Saturday, May 26, 2012

A Writer's Journal: Trip to Salem, Mass

I've written very little over the past few weeks. Partly because I've been traveling--went to New York to visit my parents, and my sister and I took a road trip up to Salem, MA. 

Of course, we were fascinated by the history. Salem is notorious for the witch trials. About twenty people died within a period of four months, and the repercussions continue to this day. Four short months have overshadowed all the other history. At one time Salem was a port more powerful than Boston, until the merchants got greedy and built ships too big and heavy--so they bottomed-out, forcing trade into Boston. 

My sister and I stayed in a wonderful B&B, The Morning Glory . Our hosts, Bob and Marcel, are charming and so is their home. 

I'm sure Salem will inspire more stories. I wrote a short story about the area called Raven's Blood which appears in my (short) short story collection, Ghost Plane and Other Disturbing Tales. The story was influenced by time I spent in Gloucester on Eastern Point, long ago. I used to tramp around the woods for hours, imagining I was a nymph, among other things. The area is magical, and the ocean is always present. So green and humid, compared to Colorado where I now live.

Fog rolls off the water, and wraps the streets in mist. At one point, the harbor boasted sixty wharfs, filled with storehouses, like the one above. Across the street from this wharf is the old Custom House where everything was weighed and taxed. Before breaking free of the British Empire, trade was limited to West Indies. Dried cod was traded for sugar, and when the sugar reached Salem it was transformed into rum. There wasn't a lot of slave trade, because there weren't large plantations like you'd find down south. A rich household might have had a few slaves, and indentured servants were popular. Many slaves used as apprentices, trained in trades which allowed them to make a living once they were freed: rope-making, sailors, barrel makers, etc.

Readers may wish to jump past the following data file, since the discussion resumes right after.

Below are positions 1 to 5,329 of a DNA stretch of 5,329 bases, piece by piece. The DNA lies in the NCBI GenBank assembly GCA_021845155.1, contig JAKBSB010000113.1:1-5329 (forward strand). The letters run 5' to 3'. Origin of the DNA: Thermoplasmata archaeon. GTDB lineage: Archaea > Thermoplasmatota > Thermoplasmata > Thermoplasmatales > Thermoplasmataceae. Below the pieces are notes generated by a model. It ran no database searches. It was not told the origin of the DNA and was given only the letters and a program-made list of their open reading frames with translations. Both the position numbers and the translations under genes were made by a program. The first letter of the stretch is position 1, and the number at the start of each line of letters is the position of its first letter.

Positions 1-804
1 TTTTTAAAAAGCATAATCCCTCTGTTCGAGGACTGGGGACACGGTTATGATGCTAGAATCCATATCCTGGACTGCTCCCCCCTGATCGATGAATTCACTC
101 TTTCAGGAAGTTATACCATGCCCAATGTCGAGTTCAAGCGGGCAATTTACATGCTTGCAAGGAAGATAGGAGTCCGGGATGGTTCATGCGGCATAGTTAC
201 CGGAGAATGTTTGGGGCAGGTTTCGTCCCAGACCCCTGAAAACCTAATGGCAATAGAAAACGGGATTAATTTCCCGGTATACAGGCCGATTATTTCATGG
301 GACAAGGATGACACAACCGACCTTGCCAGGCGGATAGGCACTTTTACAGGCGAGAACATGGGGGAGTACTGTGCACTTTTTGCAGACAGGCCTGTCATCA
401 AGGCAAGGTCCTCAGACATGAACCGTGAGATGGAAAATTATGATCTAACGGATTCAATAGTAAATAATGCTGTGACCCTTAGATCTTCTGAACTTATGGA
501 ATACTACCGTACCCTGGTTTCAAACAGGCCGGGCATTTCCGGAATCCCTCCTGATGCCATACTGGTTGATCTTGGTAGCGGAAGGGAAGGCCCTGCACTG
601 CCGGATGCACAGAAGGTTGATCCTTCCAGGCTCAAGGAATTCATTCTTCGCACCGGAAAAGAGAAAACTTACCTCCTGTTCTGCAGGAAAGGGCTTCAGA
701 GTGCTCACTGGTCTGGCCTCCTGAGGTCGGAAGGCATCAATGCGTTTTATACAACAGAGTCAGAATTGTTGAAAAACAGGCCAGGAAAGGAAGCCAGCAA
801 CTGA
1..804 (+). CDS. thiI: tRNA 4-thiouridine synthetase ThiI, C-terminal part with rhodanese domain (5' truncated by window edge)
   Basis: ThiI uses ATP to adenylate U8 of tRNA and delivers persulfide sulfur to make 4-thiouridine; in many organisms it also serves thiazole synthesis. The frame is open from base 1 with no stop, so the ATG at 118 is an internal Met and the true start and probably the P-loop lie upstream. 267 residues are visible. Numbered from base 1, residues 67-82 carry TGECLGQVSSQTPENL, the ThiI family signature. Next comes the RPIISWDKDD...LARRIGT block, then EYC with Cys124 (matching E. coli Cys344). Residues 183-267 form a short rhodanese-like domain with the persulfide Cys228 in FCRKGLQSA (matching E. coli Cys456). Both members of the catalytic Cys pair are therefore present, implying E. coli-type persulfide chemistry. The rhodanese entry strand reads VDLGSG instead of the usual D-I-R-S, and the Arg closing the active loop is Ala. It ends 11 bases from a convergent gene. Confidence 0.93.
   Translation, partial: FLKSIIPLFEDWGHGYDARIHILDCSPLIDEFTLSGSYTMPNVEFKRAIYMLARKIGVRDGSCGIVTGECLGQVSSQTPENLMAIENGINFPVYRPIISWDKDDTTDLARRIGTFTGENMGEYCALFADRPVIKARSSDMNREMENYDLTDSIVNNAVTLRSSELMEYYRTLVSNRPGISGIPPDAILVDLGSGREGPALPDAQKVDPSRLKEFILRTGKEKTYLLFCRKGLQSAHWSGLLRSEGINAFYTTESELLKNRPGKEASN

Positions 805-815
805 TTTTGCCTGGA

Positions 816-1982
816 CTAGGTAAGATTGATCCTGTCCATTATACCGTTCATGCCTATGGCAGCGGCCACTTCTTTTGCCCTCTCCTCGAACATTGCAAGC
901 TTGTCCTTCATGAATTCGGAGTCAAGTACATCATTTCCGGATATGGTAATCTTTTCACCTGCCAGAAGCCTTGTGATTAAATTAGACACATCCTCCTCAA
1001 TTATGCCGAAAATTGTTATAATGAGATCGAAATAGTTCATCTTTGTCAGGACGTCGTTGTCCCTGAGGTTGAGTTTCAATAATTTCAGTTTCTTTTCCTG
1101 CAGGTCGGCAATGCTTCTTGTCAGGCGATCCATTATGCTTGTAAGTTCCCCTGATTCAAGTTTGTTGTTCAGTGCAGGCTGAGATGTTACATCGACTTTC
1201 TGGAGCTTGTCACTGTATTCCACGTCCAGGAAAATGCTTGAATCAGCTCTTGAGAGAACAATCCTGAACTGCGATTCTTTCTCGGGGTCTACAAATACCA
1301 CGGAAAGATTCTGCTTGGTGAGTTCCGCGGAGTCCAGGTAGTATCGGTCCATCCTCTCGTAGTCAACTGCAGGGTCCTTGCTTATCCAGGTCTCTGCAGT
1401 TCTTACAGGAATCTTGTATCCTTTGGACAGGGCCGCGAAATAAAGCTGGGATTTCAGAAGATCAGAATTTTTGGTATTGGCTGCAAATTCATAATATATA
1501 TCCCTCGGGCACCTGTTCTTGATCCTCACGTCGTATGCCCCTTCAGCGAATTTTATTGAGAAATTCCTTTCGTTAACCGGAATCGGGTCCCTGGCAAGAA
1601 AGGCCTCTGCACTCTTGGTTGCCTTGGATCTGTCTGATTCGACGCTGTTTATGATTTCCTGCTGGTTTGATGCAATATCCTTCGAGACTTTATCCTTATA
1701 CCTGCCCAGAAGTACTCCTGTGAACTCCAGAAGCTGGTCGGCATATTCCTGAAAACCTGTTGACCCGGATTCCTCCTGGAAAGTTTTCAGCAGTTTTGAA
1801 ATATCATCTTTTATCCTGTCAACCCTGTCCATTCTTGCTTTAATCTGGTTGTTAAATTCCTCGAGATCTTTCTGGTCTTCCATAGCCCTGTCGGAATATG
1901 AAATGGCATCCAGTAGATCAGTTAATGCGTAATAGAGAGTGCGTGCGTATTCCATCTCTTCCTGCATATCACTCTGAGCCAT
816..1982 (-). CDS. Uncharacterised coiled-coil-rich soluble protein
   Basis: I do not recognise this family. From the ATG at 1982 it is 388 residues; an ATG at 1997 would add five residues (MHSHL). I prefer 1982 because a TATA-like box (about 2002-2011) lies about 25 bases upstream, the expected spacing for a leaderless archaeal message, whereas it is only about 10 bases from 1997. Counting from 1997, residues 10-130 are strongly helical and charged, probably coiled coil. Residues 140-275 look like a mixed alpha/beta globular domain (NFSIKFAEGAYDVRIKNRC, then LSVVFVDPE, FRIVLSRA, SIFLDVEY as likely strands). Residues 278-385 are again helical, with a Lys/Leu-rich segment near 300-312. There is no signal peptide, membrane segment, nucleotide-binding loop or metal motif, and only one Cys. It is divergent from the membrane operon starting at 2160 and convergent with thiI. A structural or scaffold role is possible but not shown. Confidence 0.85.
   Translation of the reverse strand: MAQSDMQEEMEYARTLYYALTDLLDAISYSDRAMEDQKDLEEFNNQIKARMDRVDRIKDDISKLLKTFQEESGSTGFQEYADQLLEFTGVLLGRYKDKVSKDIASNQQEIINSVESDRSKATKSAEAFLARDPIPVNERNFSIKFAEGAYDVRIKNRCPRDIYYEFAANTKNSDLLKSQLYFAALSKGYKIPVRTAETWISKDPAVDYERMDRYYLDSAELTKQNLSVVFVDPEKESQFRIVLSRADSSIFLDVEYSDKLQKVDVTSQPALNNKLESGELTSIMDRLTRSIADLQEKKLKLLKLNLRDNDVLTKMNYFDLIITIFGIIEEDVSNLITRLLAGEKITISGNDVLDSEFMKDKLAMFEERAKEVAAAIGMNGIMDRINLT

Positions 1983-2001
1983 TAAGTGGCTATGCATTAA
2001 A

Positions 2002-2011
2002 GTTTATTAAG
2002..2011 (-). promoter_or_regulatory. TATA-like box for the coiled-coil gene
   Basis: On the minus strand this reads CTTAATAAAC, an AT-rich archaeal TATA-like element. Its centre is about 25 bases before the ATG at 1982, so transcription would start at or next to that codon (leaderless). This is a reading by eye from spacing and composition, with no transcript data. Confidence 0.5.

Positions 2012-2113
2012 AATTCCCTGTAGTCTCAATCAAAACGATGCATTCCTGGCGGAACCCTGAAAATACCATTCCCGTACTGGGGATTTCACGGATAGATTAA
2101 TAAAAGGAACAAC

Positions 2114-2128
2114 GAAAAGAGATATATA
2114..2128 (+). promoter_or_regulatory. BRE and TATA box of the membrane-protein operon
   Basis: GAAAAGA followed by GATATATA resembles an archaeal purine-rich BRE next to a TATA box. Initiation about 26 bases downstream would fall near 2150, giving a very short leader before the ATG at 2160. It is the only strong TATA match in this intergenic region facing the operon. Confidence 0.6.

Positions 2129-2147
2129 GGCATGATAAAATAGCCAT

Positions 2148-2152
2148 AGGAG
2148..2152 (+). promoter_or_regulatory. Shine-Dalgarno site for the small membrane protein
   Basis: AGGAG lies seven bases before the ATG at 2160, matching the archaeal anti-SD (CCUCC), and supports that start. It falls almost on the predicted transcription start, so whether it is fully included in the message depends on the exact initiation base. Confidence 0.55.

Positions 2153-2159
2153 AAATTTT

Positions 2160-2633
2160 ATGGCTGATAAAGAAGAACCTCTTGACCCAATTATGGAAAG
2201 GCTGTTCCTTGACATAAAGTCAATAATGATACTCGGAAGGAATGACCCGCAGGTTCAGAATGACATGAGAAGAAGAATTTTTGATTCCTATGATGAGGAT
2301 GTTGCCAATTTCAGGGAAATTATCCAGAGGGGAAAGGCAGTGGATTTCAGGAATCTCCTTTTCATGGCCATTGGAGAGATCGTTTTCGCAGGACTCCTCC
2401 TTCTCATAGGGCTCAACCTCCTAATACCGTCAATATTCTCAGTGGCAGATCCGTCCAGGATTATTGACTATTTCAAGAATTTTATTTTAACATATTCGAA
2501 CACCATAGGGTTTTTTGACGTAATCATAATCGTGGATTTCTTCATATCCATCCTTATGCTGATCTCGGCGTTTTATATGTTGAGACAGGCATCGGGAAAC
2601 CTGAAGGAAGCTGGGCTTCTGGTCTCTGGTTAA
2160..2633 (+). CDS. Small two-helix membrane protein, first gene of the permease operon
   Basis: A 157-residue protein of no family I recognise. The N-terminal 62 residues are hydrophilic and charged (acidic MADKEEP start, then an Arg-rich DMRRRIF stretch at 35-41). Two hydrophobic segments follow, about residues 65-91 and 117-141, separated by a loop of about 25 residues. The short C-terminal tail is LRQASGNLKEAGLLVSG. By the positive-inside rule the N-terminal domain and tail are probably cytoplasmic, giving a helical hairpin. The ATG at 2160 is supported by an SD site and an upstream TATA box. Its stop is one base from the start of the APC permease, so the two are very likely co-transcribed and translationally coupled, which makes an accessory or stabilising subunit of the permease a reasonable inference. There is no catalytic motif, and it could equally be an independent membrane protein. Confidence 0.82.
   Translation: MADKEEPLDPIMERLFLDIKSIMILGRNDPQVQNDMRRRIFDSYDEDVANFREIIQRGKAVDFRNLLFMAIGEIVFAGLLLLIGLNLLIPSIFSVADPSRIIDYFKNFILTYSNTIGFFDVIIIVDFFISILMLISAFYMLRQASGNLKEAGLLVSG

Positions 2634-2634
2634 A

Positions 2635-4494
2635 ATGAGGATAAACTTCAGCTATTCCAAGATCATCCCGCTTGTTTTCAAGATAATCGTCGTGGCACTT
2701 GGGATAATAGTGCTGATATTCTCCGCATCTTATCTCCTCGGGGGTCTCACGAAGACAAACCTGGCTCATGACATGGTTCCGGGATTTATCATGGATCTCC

It was a great trip, but now I need to get back to ancient Greece!

Thursday, May 10, 2012

Hetaera--Suspense in Ancient Athens FREE today

If you haven't picked up a copy yet, Hetaera--Suspense in Ancient Athens is FREE today and tomorrow on Kindle.

Book One of the Agathon's Daughter trilogy, I began writing the book about ten years ago when I traveled through Greece with my friend and mentor, speculative fiction writer, Elizabeth Engstrom. I worked on the book at the (now defunct) Maui Writer's Conference and was privileged to study with the generous and fabulous writers Terry Brooks and Tess Gerritsen

I've been interested in ancient Greece for many years. Classic Greek theater and ancient religion was my major in college. I love the high drama of the Greeks, the beauty of their art, the philosophy--and the amazing influence they've wielded on western culture. Early on, I became fascinated with the role that women played in ancient societies. Very little was written about women's roles and everyday life, but that's what I've found fascinating. The plays offer some insight, as does studying the remnants of household goods on display at museums. The rest I leave to my imagination. In my books, I endeavor to bring ancient times to life, creating stories filled with drama and passion. 

In ancient cultures the most powerful women were often courtesans. The consort of Pericles, the famous Athenian statesman during the the classical period, was Aspasia--unable to marry, because she was not Athenian, Aspasia served as hetaera to Pericles. The hetaerae had great influence and were often highly educated. Unlike other women, who were sequestered within their homes, the hetaerae were permitted to attended symposiums. At these glorified drinking parties of the Athenian elite, discussion turned to heated debates about politics, art, philosophy--and the hetaerae voiced their opinions. 

If you would enjoy a peek into the amazing time and place of Classic Athens--pick up a free electronic copy of Hetaera today on Amazon.